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I’m Chris Flood, Content & Search Lead over at Cancer Research UK (CRUK). My team help people across the charity make their digital content as engaging and user focused as it can be. And on the search side, we make sure that people can actually find that digital content. It’s a pretty small team of just seven people, but we apply a devolved model to content creation at CRUK. So our aim is to help teams across the charity create awesome content, rather than my team necessarily building all of that awesome content ourselves.
Coffee, and lots of it! Once I have that out the way, there’s really two sides to what we do. There’s that tech-focused, detailed centralisation part; one of the big things we’re doing at the moment is a whole site content audit, which involves assessing our content quality as well as the site’s SEO health. That’s a real heads down, headphones in, geeky piece of content work. The other part, on the flip side, involves running tons of training and workshops with teams across CRUK, whether it be a masterclass on error messages with our developers, or teaching people to write better marketing emails. It’s that centralised work combined with outreach with the rest of CRUK, that really makes up the bulk of what we do on a day-to-day basis.
The big challenge that CRUK faces (and most likely what the rest of the sector will be facing) is trying to work out what’s next for digital. As I’ve said, we’ve taken a real devolved model to digital, pushing out skills to the rest of CRUK and that’s been great, but I think the next step will be asking how do we mature that process, making it sustainable in an organisation of our size. Like I said earlier we’re just a team of seven, working in a huge organisation, with thousands of pages on our website.
So we have to think about how we make our content well maintained, well governed, well structured, but at the same time empower people to experiment, to test, and, crucially, to make mistakes, and then learn from those mistakes. I’m quite excited to see how we balance that tension at CRUK moving forward as I think it’s a challenge that quite a few organisations in our position will be dealing with.
Although it sounds obvious, it comes down to doing good work for a good cause, and I imagine that would be the same answer for digital people across the charity sector. One of the things I feel very grateful for at CRUK is the people I work with. I’m very lucky that my team is made up of some incredibly talented people, and even though they come from different backgrounds and use different approaches they are all passionate about doing good work that makes a difference. It’s a nice situation compared to other organisations where people might sometimes not care about the work they’re doing. The team here have no problem in that area!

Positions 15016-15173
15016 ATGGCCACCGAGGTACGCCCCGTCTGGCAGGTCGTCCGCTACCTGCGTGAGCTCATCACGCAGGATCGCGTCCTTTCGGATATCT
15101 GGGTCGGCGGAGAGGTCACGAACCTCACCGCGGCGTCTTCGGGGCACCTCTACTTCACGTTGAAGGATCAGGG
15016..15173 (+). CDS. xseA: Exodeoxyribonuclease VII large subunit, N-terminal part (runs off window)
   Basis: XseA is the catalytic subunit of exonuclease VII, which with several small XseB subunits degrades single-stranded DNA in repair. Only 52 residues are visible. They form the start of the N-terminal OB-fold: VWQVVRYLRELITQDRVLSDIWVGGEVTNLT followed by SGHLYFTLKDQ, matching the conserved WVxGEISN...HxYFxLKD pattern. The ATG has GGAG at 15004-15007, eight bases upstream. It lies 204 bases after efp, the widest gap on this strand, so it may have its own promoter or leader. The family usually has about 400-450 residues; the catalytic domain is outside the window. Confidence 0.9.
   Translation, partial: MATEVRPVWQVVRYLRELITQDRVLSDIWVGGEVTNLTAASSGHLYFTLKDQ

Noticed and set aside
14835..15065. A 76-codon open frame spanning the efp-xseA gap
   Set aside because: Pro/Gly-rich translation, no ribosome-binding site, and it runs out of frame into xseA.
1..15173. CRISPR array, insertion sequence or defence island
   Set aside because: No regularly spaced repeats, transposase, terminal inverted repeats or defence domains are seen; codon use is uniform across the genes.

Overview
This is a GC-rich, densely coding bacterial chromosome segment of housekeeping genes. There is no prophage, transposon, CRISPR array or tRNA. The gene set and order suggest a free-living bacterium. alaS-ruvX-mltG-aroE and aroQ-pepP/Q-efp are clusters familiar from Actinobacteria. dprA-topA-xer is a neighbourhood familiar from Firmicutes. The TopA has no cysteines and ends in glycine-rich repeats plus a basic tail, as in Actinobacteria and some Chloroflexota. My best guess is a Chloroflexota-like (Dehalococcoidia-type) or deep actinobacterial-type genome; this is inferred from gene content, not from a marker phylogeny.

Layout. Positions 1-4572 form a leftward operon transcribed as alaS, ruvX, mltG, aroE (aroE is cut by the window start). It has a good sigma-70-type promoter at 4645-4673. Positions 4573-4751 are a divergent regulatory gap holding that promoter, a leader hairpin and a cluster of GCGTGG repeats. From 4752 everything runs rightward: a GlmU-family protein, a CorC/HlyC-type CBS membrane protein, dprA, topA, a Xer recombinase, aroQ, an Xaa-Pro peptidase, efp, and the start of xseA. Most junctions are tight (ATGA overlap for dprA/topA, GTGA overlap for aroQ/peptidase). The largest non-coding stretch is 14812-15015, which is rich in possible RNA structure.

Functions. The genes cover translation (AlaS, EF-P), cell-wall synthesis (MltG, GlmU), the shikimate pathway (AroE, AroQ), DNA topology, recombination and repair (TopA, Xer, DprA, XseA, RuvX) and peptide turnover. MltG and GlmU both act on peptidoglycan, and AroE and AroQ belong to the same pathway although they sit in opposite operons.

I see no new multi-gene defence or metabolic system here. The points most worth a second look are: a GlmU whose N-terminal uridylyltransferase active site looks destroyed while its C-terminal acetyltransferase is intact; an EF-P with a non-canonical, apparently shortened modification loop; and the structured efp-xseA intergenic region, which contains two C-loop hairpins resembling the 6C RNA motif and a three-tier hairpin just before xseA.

The BIMA Charity council was set up around a year ago, and we’re made up of some really diverse charities both big and small, and some amazing agencies as well. We wanted to explore digital transformation in the charity sector, and look at how we could give charities the tools they need to thrive in that space.
There are a bunch of smaller charities that don’t have access to the digital expertise, so to help provide that is a real benefit. Having agencies on the council is really nice as well as they are the experts in this area, so combined with organisations like ours we can create some really meaningful change. I think the BIMA Community too can create something special for charities and band together to make a difference in this space.
From a CRUK perspective also, being a member of BIMA gives us another avenue into the digital industry and allows us to see how the industry is changing, as well as show off the amazing stuff that we, and other charities, are creating in this space to help attract more people to the sector.